What’s remarkable is that Jeanne refused to pose for this painting because she was allegedly having an affair with a local boy at the time, so her sister posed instead.
Her mother stands right behind her and the men sitting at the bale next to them have been identified as Pierre-Franc Lamy and Norbert Goeneutte. The latter was a friend of Renoir and a famous French artist as well.
5. There’s a sad backstory about one of the dancing models
Renoir included multiple of his friends, many of who were artists as well, in the painting. Some of these are Henri Gervex, Eugène Pierre Lestringuez, and Paul Lhote.
In the left-center of the painting, you can see a Cuban artist named Don Pedro Vidal de Solares y Cardenas. He appears to be uncomfortable because he was dancing with a rather wild girl named Marguerite Legrand, referred to as “Margot” at the time.
The girl was trying to make him loosen up a little without a lot of success, something emphasized by the way he was portrayed by the artist.
Margot was another model of Renoir and she became gravely ill two years after Dance at Le moulin de la Galette was completed. She died of typhoid shortly after and Renoir was with her on her deathbed and paid for her funeral as well.
6. Painting Dance at Le moulin de la Galette was quite complicated
Despite renting a studio, especially to paint this iconic painting, Renoir had a hard time completing it.
The Montmartre district is located on a hill and the place can get quite windy. He was forced to constantly hold the canvas on several occasions to avoid it would blow away in the wind.
Some art historians have suggested that it was the smaller version that was completed en Plein air and the larger one that was completed in his studio. After all, the smaller canvas would have been much easier to control.
Whether or not this is true remains uncertain, although it appears that the smaller version was painted more spontaneously, a typical characteristic of outdoor paintings.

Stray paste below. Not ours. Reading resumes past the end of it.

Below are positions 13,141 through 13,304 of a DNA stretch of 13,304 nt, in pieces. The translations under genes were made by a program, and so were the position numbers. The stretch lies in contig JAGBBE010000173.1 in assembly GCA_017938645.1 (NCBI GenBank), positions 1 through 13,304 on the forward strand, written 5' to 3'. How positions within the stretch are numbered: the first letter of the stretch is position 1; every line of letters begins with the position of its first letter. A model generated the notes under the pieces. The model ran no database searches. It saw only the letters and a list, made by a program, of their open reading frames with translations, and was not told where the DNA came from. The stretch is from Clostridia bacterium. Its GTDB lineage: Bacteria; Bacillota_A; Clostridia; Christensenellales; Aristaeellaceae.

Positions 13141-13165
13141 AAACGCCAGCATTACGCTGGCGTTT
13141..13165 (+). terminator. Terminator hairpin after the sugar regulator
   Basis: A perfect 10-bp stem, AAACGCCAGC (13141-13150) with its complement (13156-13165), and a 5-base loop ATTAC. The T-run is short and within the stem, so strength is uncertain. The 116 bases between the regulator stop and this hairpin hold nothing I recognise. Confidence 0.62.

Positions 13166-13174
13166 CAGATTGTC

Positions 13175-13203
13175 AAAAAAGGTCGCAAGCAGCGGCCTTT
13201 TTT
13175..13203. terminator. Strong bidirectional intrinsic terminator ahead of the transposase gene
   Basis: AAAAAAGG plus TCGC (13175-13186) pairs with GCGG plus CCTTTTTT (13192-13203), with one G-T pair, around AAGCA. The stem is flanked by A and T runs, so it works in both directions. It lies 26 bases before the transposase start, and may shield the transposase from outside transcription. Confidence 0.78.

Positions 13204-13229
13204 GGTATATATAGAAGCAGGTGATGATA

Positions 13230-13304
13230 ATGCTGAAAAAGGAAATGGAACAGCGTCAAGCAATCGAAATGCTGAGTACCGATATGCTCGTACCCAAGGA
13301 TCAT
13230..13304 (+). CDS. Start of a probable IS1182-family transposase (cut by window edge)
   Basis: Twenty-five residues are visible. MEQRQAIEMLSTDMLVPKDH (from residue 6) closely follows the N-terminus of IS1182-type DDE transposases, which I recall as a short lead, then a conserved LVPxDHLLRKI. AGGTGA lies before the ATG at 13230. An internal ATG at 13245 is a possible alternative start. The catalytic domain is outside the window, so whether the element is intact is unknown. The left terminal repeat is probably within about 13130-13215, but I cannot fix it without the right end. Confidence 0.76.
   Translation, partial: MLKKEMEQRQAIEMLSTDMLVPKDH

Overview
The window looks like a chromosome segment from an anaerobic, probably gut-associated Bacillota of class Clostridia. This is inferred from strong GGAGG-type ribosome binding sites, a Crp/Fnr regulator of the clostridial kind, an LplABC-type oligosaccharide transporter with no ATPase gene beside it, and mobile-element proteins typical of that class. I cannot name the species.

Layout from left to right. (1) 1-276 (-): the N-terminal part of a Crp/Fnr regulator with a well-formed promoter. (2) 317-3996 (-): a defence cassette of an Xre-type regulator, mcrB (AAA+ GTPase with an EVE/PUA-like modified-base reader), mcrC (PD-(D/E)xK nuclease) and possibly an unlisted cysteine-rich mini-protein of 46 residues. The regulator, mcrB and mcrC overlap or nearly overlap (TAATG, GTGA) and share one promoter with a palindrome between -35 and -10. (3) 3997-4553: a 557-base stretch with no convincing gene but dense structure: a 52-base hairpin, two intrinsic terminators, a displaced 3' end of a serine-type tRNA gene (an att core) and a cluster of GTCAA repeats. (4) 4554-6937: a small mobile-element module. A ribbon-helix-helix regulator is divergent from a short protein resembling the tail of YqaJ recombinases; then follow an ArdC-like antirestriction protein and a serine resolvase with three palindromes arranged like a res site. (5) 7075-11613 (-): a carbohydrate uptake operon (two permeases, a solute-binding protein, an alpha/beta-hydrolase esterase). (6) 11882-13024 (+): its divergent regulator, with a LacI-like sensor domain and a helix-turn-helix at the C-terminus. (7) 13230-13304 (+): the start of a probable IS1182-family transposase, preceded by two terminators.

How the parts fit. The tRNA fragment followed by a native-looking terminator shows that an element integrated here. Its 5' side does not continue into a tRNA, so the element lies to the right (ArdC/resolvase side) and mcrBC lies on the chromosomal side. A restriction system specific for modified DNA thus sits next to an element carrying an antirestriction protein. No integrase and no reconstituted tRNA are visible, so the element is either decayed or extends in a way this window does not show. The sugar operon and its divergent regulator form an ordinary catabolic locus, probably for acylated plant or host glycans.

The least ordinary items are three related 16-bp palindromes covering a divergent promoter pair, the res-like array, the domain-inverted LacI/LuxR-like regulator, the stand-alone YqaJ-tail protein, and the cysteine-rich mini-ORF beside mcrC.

7. The smaller version was sold for a record amount in the early 1990s
One of the two versions was exhibited at the 3rd exhibition of Impressionists in 1877. One of the most remarkable facts about Dance at Le moulin de la Galette is that we don’t even know which version was on display during this event.
The smallest painting was owned by John Hay Whitney (1904-1984), the former president of the Museum of Modern Art in New York City, and his widow auctioned it in 1990.
It was sold on May 17 of that year for US$78 million at Sotheby’s in New York to a Japanese businessman named Ryoei Saito. 2 days earlier, the Portrait of Dr. Gachet by Vincent van Gogh was sold for US$82.5 million to the same man, a record at the time.
8. Where are the paintings located today?
The alarm bells of the world of art went off when the eccentric Japanese businessman announced that he would have both paintings cremated along with him after he passed away.
This never happened because his company went bankrupt and both paintings were seized. The exact whereabouts of The Portrait of Dr. Gachet and the smallest version of Dance at Le moulin de la Galette remain unknown until today.
The biggest version of the painting was owned by the French painter Gustave Caillebotte (1848-1894) between 1879 and 1894 and became the property of the French Republic after his death.